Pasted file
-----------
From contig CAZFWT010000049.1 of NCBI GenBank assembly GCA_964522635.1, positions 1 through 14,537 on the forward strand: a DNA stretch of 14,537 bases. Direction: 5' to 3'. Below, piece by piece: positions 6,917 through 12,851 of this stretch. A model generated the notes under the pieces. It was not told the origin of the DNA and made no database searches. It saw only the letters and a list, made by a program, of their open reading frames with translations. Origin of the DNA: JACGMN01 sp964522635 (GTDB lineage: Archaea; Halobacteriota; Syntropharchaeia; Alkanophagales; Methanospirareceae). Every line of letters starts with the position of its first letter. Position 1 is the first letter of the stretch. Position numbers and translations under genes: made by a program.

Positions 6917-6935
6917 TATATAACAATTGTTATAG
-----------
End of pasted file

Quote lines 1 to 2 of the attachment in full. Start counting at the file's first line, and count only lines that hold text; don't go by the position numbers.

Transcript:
From contig CAZFWT010000049.1 of NCBI GenBank assembly GCA_964522635.1, positions 1 through 14,537 on the forward strand: a DNA stretch of 14,537 bases. Direction: 5' to 3'. Below, piece by piece: positions 6,917 through 12,851 of this stretch. A model generated the notes under the pieces. It was not told the origin of the DNA and made no database searches. It saw only the letters and a list, made by a program, of their open reading frames with translations. Origin of the DNA: JACGMN01 sp964522635 (GTDB lineage: Archaea; Halobacteriota; Syntropharchaeia; Alkanophagales; Methanospirareceae). Every line of letters starts with the position of its first letter. Position 1 is the first letter of the stretch. Position numbers and translations under genes: made by a program.

Positions 6917-6935